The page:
A pensioner who claims that she was duped into signing a three-year gym contract will be held liable until she sells or transfers it to a third party.
Elizabeth Mokhine, 60, of Tsutsumani Location in Alexandra Township, Johannesburg, said she received a message from a Planet Fitness agent last March telling her that she had won a free massage.
But when she went to the gym for the freebie, she was cajoled into signing a contract, she said.
"I told Lebo I was sick and about to retire, but she encouraged me to join because the gym would boost my health," said Mokhine.
Believing that Lebo was a health expert, Mokhine signed the contract.
She said that she wanted to try it out for six months, but Lebo told her that they only offered a one- to three-year contract.
Mokhine signed a "one-year" contract and was told to collect a copy of the contract a week later.
"But a week later I discovered that Lebo had resigned and they could not locate my copy of the contract," said Mokhine.
She only went to the gym twice and had to stop for health reasons, Mokhine said.
"I was shocked when the club's manager told me at the end of March that I had signed a three-year contract.
"If they gave me the contract I would have verified the duration because I had already compromised when I signed the one-year term," said Mokhine.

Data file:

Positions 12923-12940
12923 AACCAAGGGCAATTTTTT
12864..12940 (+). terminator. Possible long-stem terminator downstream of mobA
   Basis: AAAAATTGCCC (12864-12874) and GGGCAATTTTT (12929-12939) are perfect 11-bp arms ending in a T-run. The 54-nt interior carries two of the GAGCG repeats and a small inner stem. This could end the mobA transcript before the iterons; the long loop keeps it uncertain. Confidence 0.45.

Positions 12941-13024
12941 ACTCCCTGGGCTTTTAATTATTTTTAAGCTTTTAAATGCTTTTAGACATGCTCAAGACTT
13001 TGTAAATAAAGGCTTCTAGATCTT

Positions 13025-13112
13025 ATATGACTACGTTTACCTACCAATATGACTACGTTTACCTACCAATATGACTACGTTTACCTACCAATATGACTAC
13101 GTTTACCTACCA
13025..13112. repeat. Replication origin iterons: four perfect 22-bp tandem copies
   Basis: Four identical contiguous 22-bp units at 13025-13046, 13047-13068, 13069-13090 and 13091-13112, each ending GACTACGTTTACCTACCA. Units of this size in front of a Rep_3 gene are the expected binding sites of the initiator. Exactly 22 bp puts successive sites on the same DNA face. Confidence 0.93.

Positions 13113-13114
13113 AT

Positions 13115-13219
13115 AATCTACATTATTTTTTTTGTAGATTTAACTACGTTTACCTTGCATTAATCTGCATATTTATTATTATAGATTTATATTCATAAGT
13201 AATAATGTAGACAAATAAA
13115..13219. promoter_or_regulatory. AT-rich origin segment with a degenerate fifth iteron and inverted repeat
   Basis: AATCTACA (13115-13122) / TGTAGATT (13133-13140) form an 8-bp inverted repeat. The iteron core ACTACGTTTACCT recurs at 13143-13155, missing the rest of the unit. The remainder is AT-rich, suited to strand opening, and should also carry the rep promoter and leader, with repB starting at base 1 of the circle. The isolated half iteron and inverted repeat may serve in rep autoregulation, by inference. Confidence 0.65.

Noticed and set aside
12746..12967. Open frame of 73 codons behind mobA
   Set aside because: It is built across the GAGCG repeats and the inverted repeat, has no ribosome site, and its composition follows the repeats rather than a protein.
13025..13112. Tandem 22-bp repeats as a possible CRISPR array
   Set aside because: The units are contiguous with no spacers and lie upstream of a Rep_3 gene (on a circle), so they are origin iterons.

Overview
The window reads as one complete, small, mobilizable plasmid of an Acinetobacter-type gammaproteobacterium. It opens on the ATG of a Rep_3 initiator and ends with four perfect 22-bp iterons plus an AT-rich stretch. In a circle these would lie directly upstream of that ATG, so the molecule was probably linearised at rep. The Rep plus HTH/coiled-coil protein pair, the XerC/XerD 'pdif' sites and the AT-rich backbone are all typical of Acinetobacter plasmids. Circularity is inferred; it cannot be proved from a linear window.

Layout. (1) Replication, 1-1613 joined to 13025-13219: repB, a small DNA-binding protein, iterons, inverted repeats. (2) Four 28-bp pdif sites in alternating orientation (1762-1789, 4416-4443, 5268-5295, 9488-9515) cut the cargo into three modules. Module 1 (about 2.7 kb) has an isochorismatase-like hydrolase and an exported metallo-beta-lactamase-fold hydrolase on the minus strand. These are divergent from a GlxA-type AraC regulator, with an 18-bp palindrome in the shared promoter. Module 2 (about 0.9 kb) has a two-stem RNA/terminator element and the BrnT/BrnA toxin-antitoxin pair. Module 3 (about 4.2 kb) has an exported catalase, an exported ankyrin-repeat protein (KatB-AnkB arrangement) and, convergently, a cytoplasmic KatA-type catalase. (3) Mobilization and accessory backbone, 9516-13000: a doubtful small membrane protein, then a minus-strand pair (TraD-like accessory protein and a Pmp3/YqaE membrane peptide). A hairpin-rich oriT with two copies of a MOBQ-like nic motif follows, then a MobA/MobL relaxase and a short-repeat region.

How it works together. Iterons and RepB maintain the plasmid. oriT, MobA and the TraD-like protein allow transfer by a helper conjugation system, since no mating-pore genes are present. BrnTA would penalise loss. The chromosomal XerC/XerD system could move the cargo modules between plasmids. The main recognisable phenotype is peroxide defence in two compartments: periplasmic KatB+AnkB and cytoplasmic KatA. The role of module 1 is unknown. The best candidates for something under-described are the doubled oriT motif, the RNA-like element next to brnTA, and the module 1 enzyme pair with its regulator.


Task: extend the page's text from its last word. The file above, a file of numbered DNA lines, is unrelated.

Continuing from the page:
Mokhine's daughter Rachel said she was told it was procedural for Planet Fitness to give clients their contract.
She said she spoke to Robert Vorstman, the manager, who had threatened her mother with legal action if she stopped paying.
Rachel has been depositing R250 into her mother's account to pay Planet Fitness since last July, she said.
"I strongly believe that Lebo deliberately misled my mother to earn a commission, now I have to feel the pinch," said Rachel.
Vorstman denied his club promised Mokhine a free massage or sold their contract in the way she had explained it.
"She won an R800 summer gift voucher, which she could redeem at any of our participating partnerships," Vorstman said.
Though the gym had not given Mokhine her contract, Vorstman insists that his company would have gladly given her a copy on demand.
"I did not threaten Mokhine, but merely explained to her daughter the legal implications that will occur if she does not pay her monthly fee. That is not a threat, it's reality.
"It is never a nice experience and that is why I tried to explain the blacklist situation to her daughter."
Vorstman said he suggested that they transfer the contract to someone else, free of charge.
"We even offered to change the contract to her daughter, but she was not interested.
"I will freeze Mokhine's contract for six months in order for her to advertise or transfer her contract to a third party.
Gauteng Consumer Protector, Gaki Pitso, said Mokhine should have been told of the cooling-off period at the time of signing the contract.
Pitso said it was unacceptable and unfair business practice for companies to withhold information at the core of contracts.
His office will consider taking up the matter.